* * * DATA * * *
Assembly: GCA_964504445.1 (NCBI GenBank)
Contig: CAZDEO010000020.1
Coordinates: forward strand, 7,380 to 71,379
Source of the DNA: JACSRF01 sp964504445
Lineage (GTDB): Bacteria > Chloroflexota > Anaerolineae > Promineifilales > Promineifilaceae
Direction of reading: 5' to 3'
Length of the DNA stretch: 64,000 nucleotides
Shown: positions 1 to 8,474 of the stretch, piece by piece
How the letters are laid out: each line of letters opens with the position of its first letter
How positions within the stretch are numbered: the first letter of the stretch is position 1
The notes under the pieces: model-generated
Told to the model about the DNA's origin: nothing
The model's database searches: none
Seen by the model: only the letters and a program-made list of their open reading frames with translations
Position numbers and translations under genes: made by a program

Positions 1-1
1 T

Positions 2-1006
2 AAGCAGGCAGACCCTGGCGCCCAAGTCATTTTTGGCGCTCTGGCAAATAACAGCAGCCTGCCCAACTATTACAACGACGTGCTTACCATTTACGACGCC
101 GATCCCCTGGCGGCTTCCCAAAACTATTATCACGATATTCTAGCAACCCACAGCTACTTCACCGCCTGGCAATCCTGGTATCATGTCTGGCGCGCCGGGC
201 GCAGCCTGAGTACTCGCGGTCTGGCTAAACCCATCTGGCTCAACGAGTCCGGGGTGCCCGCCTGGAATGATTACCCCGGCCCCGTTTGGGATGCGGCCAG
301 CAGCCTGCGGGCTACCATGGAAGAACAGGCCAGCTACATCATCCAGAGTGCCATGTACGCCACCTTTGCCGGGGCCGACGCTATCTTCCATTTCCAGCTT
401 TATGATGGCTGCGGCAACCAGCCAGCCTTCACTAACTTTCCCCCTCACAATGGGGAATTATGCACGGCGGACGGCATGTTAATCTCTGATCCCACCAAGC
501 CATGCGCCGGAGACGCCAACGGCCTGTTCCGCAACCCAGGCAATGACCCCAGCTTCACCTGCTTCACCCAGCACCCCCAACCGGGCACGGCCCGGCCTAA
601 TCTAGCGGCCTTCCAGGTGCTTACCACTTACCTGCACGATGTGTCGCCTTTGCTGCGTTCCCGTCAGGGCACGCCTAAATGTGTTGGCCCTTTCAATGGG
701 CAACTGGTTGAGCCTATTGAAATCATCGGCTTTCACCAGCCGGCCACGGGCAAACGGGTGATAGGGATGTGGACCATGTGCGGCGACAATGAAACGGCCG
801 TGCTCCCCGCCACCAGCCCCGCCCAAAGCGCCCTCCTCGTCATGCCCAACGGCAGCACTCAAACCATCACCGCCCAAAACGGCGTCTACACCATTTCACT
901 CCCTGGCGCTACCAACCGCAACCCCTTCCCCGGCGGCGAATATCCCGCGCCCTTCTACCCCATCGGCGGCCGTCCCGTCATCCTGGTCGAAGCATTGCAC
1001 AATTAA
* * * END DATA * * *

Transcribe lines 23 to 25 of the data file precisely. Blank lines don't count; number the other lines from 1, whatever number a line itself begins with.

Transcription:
401 TATGATGGCTGCGGCAACCAGCCAGCCTTCACTAACTTTCCCCCTCACAATGGGGAATTATGCACGGCGGACGGCATGTTAATCTCTGATCCCACCAAGC
501 CATGCGCCGGAGACGCCAACGGCCTGTTCCGCAACCCAGGCAATGACCCCAGCTTCACCTGCTTCACCCAGCACCCCCAACCGGGCACGGCCCGGCCTAA
601 TCTAGCGGCCTTCCAGGTGCTTACCACTTACCTGCACGATGTGTCGCCTTTGCTGCGTTCCCGTCAGGGCACGCCTAAATGTGTTGGCCCTTTCAATGGG